Amazon Watch, International Rivers
FOR IMMEDIATE RELEASE | March 13, 2013
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Altamira, Brazil – Leaders of 26 Kayapó indigenous communities met in the Amazonian town of Tucuma last week to discuss a recent offer of US$9 million from Brazil’s state-owned electricity agency Eletrobras, intended to fund development projects in their region over four years. The Kayapó leadership unanimously rejected the government funding, deeming it “dirty money” intended to placate indigenous resistance to Brazil’s plans to dam the Xingu River while sowing disunity among their communities, ultimately undermining the Kayapó’s historic struggle in defense of their lands and cultural integrity.
This decision will likely impede ElectroBras plans to build future dams on the Xingu River, flooding huge swaths of indigenous territory in order to supply water to the powerhouse of the Belo Monte hydroelectric dam. Belo Monte is currently under construction 500 kilometers downstream of Kayapó communities and would be the world’s 3rd largest dam if completed. The US$15.5 billion project is Brazil’s most expensive infrastructure project underway with the capacity to generate 11,300 megawatts of electricity. However, major fluctuations in the Xingu River’s flow would make it among Brazil’s most inefficient dams, generating only 39% of this capacity on average. In order to guarantee a steady supply of water for its turbines the Brazilian government could build upstream storage dams with catastrophic consequences to the region’s indigenous people and conserved forests.
During the assembly, Kayapó leaders questioned the 2009 resolution of Brazil’s National Energy Board prohibiting additional dams upstream of Belo Monte, affirming that the resolution could be easily modified to suit the government’s needs. In their letter to ElectroBras the Kayapó state: “We have decided that your word is worth nothing. The conversation is over. We, the Mebengôre Kayapó people have decided that we do not want a single penny of your dirty money. We do not accept Belo Monte or any other dam on the Xingu. Our river does not have a price, our fish that we eat does not have a price, and the happiness of our grandchildren does not have a price. We will never stop fighting: In Altamira, in Brasilia, or in the Supreme Court. The Xingu is our home and you are not welcome here.”
In addition to their letter to ElectroBras, Kayapó leadership also sent a letter to Joaquim Barbosa, the President of Brazil’s Supreme Court, requesting “the urgent ruling upon the lawsuit…referring to the lack of prior consultation of indigenous peoples affected by Belo Monte” stating that this ruling is necessary to guarantee their constitutional right. Should such a judgment follow Brazil’s Constitution and national legislation, the mega-dam would be immediately suspended until such consultations are carried out.
Historically the Kayapó have presented the most significant obstacle to the Brazilian government’s plans to dam the Xingu, having spearheaded a successful movement to stop the first attempts to build a major complex of hydroelectric dams in 1989. The Xingu flows northward from Brazil’s savanna through Kayapó lands for 500 km and then continues for another 500 km until it reaches the city of Altamira where Belo Monte is under construction. A mega-dam on the river would have serious implications for the peoples who rely upon the entirety of this waterway and the abundant fish, animal, and plant life it sustains.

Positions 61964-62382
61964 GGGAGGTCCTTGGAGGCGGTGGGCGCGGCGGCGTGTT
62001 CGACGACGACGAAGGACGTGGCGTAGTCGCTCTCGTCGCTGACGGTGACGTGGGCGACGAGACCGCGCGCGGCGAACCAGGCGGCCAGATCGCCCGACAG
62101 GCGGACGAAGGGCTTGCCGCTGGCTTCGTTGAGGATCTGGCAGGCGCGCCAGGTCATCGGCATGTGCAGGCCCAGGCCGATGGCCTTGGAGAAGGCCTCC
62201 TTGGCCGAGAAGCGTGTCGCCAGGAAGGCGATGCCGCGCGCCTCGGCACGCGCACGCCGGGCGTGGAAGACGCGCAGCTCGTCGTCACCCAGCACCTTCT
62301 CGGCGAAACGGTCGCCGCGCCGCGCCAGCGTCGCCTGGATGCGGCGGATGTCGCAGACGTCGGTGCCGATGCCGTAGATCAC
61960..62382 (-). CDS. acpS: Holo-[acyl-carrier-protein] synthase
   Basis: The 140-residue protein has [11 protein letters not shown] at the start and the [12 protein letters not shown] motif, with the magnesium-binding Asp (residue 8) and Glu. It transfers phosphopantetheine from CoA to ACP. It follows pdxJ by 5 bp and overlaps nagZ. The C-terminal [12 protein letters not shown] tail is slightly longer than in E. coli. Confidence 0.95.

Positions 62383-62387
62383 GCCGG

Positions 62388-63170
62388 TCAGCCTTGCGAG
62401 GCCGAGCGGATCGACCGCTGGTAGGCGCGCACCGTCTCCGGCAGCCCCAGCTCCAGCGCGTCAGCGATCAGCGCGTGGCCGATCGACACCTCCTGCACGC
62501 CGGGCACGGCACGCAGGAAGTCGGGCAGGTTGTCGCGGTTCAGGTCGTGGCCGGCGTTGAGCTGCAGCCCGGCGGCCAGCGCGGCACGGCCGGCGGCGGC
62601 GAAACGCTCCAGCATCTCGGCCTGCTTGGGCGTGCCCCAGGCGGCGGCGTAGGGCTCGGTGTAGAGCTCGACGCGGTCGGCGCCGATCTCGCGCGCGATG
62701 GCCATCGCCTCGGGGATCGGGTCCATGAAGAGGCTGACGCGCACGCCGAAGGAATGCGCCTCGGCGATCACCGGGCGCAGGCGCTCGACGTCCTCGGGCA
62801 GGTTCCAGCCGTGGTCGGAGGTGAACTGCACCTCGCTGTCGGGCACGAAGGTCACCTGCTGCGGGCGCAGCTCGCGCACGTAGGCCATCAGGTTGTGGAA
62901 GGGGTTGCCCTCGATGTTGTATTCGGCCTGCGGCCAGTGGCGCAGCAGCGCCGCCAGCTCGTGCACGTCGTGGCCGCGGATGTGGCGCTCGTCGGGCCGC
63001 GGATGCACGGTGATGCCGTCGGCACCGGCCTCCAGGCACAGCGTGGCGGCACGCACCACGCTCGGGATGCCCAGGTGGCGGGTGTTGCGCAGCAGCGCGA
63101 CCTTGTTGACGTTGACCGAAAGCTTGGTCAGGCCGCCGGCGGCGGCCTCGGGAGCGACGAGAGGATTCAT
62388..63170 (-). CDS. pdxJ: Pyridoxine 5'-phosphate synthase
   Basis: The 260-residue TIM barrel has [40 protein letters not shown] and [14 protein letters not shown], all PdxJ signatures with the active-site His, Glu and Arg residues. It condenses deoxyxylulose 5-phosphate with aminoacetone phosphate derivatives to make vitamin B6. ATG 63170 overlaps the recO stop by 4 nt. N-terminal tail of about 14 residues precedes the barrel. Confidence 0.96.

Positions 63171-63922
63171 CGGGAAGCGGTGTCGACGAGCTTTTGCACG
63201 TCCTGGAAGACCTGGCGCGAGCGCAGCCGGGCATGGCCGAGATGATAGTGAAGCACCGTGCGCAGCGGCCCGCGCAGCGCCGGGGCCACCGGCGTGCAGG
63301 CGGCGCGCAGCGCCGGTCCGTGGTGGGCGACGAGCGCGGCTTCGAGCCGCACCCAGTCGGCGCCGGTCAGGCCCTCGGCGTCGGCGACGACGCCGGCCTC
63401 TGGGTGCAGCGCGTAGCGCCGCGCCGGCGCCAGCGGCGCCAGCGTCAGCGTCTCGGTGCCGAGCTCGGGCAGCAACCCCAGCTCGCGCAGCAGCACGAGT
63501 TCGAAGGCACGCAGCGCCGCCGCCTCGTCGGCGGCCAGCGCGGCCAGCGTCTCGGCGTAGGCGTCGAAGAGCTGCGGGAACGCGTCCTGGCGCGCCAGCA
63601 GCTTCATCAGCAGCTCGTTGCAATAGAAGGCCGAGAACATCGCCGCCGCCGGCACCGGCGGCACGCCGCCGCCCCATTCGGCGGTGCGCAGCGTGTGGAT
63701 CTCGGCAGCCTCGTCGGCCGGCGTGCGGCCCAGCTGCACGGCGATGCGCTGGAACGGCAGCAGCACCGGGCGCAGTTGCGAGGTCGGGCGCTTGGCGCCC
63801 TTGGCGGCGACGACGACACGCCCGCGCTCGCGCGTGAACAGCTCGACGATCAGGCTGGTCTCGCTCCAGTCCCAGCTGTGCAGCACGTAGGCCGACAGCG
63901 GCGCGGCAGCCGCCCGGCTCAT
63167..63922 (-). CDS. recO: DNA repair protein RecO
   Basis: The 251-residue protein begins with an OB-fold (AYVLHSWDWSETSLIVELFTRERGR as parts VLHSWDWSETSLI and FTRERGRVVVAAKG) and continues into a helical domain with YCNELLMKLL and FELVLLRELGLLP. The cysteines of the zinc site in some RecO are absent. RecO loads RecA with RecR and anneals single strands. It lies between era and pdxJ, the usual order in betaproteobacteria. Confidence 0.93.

The letter to ElectroBras was sent from leaders of approximately 50% of Kayapó communities based in the eastern Xingu River basin who are represented by the NGO “Protected Forest Association.” Legendary Chief Raoni Metuktire and his successor Megaron Txucarramãe, among Belo Monte’s most emphatic and strident opponents, represent an additional 25% of the Kayapó people from the southern Xingu basin through the NGO “Raoni Institute.” The remaining 25% of the Kayapó communities from the northwest of Kayapó lands are represented by the NGO “Kabu Institute” and have accepted funds from Eletrobras, as their lands fall within Altamira municipality and, therefore, should form part of the official government mitigation package for Belo Monte’s impacts.
While the eastern Kayapó had previously accepted ElectroBras funding for a project-based partnership that ended in 2012, new offers of funding were rejected unanimously in an historic meeting that culminated in emotional speeches by each chief declaring his love for his culture and land while emphasizing the need to protect their rivers and forest for the future. At the root of this refutation was a shared perception that Eletrobras and the Brazilian government will not keep their promise to spare the Xingu of additional dams. By rejecting partnership with Eletrobras, the Kayapó have strengthened the fight to save the Xingu and the magnificent abundance of life it sustains.
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